The KP-00 motor can be obtained directly from Knight and Pridham, or also from FliteHook or SAMS in the UK. Kenway carries them in the US. In Canada try Skyhooks and Rigging. I used a 3-1/8" Union U-80 prop, from Kenway (also available from FliteHook), cut down to 2-7/8" diameter to reduce the current draw. The 3-3/8" prop that is supplied with the motor could be used also, but it should be cut down as well. If it is used, the blades should be twisted to a pusher position, and the pitch should be set quite low. The speed control is a miniature 10 ohm variable resistor, available from Kenway. Use of a speed control is not absolutely essential, but it will keep you out of the rafters on long flights! The tiny slide switch is an NRS2, from E.M.P.S., although any really small switch could be used. Use the smallest size conductors you can get for the wiring. The motor only draws around 0.25 amps, so light wiring is adequate. If you're having trouble, E.M.P.S. has some nice 32 gauge teflon covered conductors that are suitable. The wiring can be neatly cyanoed to the pod to keep it tidy. Check that the motor is wired up the right way round for pusher operation. The motor has a small white dot adjacent to one terminal. For this model, this dot indicates the positive terminal. All wiring connections are soldered.
Trimming the model starts with the glide. Temporarily tape the battery to the nose of the model and test glide to find its final location, which may vary from that shown on the plan due to variations in component weight. Like most indoor models, this one will land before the power is completely exhausted, coming down in a powered glide. It is not necessary to be too fussy in setting the battery location for the ultimate in power-off glide, but try to avoid excessive diving or stalling when locating the battery. When you're happy, cut the battery hole, complete the wiring, and glue the cell in position. The prototype balanced at about the 50% root chord location at this stage.
For charging the nicad cell I soldered short pieces of stiff wire to the battery terminals. To these I clip the colour-coded charging leads, using miniature alligator clips. A "pocket charger" can be made using from two to four larger nicads. If more than two are used, an in-line resistor must be used in the charging leads, to limit the charge current to no more than about three quarters of an amp. I use four 500 mAh nicads, with a 4.7 ohm, 3 watt resistor in the positive lead. Knight and Pridham have a very neat four cell pocket charger, originally designed for their three cell KP-01 and KP-02 motor/gear units. This could also be used, with a current limiting resistor added.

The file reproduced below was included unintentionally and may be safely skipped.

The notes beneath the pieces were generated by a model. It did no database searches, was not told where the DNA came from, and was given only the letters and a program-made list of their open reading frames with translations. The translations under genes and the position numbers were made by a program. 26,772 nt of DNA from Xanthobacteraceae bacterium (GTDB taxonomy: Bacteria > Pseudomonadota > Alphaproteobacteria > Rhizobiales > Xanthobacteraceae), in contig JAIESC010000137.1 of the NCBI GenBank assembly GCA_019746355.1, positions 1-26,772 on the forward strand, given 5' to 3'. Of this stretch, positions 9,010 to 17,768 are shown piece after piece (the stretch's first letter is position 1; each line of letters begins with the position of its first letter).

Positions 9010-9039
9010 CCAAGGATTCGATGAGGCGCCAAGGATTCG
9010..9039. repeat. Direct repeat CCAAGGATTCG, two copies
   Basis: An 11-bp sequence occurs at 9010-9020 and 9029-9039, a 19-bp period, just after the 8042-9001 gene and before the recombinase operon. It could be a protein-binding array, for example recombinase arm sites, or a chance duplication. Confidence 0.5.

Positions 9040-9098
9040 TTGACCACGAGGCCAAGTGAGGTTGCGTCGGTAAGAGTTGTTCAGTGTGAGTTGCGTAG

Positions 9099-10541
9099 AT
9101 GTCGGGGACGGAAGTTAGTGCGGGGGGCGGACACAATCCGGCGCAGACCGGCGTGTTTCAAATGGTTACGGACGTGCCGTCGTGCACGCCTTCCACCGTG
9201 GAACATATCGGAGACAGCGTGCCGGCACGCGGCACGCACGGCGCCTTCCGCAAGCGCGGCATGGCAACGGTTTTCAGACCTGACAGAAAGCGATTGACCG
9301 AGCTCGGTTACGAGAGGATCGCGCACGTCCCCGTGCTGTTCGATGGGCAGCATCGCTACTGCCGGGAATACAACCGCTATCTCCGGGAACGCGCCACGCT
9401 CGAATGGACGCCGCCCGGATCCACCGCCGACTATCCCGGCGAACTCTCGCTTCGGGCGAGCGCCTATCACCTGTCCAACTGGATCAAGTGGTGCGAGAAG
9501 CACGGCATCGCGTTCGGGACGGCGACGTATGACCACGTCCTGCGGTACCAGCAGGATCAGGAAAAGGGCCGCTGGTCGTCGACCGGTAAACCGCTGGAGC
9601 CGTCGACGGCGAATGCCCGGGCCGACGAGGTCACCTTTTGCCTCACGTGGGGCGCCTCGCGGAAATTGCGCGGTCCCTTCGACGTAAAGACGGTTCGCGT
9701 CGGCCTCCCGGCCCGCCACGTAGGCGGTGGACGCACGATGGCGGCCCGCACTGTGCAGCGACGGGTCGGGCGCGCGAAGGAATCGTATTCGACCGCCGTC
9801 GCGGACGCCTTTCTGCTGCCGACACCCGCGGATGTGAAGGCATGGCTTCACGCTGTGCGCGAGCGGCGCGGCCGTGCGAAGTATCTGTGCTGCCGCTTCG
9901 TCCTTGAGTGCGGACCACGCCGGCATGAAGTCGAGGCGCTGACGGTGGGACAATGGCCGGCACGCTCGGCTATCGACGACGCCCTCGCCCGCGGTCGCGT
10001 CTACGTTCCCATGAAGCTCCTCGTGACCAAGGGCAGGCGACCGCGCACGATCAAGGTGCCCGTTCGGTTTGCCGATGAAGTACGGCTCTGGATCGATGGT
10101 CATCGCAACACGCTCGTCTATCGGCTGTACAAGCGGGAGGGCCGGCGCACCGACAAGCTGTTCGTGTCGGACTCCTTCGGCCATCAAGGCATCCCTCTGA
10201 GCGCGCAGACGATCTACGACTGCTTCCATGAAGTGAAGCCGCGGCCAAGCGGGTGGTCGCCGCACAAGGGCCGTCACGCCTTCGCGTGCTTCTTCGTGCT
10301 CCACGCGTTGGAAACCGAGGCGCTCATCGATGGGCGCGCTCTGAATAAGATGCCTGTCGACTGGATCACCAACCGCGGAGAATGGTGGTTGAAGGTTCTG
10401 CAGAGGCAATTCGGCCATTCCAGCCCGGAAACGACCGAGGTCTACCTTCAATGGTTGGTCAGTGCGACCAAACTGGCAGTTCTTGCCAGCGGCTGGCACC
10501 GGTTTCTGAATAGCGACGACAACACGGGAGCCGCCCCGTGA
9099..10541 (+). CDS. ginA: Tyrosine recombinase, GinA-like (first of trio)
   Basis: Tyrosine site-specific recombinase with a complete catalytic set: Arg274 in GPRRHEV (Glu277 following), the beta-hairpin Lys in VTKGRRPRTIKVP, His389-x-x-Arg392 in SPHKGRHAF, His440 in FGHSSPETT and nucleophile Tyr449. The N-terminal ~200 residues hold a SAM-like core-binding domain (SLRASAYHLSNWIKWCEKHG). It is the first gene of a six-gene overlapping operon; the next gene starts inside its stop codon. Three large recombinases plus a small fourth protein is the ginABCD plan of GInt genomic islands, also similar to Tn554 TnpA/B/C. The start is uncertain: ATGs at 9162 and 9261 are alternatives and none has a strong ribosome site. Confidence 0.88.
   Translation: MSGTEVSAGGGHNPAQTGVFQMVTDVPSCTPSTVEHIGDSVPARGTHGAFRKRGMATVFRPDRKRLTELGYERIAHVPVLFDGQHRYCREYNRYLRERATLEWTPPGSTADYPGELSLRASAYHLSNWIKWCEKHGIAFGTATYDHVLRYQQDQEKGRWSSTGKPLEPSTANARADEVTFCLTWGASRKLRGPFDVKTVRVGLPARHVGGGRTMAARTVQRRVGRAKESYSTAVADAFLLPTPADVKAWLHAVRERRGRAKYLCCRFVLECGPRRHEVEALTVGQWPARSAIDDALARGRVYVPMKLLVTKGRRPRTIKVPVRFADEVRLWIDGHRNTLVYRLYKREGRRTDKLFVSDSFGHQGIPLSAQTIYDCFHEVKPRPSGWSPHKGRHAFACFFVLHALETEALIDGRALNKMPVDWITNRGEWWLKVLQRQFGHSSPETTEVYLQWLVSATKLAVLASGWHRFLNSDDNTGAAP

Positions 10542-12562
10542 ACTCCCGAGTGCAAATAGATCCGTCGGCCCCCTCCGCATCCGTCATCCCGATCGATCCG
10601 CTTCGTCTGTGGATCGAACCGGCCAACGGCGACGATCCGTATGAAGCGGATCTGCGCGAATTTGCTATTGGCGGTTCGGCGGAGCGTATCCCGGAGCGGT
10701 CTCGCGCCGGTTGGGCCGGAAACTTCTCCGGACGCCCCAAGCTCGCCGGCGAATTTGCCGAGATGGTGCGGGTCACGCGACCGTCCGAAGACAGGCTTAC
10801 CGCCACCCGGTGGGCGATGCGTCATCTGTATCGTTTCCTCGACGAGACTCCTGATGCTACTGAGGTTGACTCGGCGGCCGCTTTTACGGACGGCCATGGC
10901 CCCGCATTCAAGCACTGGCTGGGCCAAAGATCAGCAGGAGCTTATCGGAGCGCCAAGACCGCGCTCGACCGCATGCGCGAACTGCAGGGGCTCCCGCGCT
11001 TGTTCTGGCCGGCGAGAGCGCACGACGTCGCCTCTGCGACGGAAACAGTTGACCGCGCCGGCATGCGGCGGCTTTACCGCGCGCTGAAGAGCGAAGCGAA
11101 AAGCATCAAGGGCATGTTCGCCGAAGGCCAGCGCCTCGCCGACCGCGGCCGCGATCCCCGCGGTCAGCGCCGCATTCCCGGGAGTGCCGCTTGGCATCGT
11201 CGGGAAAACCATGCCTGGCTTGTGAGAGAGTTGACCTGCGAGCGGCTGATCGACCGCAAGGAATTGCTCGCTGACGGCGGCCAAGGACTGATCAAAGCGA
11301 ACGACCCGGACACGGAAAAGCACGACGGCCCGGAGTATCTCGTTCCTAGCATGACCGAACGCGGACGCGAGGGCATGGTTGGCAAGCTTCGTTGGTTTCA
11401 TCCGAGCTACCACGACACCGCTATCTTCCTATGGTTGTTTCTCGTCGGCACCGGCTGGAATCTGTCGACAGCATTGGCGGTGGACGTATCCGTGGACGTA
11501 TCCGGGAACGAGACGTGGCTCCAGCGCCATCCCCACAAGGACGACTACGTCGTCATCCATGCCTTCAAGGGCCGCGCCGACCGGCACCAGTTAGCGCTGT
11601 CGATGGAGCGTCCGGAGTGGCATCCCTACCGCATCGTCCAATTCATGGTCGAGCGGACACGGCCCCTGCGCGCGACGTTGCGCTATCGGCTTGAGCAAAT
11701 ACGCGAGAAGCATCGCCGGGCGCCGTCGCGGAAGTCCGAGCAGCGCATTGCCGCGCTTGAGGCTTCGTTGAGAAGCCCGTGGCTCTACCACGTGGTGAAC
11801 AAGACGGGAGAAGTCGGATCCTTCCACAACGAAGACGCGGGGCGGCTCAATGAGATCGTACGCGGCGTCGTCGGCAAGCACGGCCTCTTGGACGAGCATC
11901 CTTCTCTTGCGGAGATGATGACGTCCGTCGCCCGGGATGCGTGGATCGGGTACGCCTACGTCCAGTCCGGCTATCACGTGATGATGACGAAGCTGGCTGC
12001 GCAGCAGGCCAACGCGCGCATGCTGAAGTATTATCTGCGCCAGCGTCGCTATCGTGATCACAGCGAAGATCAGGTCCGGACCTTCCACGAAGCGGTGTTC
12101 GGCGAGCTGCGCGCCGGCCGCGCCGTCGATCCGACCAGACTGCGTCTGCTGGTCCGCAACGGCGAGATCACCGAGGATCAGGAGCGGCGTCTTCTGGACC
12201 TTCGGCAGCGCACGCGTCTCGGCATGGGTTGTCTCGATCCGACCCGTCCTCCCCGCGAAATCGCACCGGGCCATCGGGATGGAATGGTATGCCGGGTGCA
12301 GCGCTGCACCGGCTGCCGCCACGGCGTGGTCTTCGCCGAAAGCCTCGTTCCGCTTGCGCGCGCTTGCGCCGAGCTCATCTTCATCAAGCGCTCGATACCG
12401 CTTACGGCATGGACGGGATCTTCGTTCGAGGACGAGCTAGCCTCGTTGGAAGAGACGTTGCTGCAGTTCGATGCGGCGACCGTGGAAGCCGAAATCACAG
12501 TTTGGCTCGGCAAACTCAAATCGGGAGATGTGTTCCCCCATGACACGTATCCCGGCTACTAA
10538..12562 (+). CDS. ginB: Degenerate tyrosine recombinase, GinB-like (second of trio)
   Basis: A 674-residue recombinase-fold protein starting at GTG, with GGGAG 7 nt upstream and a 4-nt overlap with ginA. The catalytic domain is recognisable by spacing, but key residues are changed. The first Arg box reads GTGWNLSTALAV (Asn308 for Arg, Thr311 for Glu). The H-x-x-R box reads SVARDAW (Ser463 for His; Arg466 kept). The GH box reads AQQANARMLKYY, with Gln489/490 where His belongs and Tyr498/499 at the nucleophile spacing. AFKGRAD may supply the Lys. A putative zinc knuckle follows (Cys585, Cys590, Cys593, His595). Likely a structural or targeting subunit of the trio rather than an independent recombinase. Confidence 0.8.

To fully charge the on-board cell, using a charger with a current output limited to about 0.75 amp, would take at least three minutes. For the initial flight tests only partial charges are used, and the speed control can be set to its maximum (fully clockwise) position, which gives maximum power for the charge available. Start with a charge of about 15 seconds (at 0.75 A), and use the first few flights to adjust the turn circle diameter and flight attitude. The model can easily be adjusted for circles of 15 to 30 feet diameter, depending on space available at your flying site. Minor CG. adjustments (small bits of modelling clay at the nose or tail) may be necessary in conjunction with fin tab alterations. When you're happy with the model's trim, start to increase the charge duration, in steps of only 5 seconds or so. As longer charges are used the high power part of the flight increases in duration, and the model will climb higher before settling down to its cruise. Should you be nearing the ceiling of your site, the altitude can be controlled by turning down the speed controller in small amounts. The prototype required a change from the initial 12 o'clock position of the screwdriver slot on the controller to about the 10 o'clock position as the charge time began to exceed 1 minute. After that it's just a matter of going for the maximum time you can, by using charges up to the cell's maximum capacity, or just having fun with shorter charges.
Flights of over three minutes are within the model's capability. Be careful with long charges, though, and stop charging if the cell ever becomes more than very warm to the touch. Above all, enjoy your PUSH-E!
Knight and Pridham Engineering Limited, Castle Road, Rowlands Castle, Hampshire PO9 6AS UK
FliteHook, 42 Player's Crescent, Totton, Southampton, Hampshire SO40 9AZ UK
Kenway Micro-Flight, P.O. Box 889, Hackettstown, NJ 07840 USA
E.M.P.S. Inc., P.O. Box 134, Robesonia, PA 19551 USA
Skyhooks and Rigging, 2206 Towne Blvd., Oakville, Ontario L8H 5H4 Canada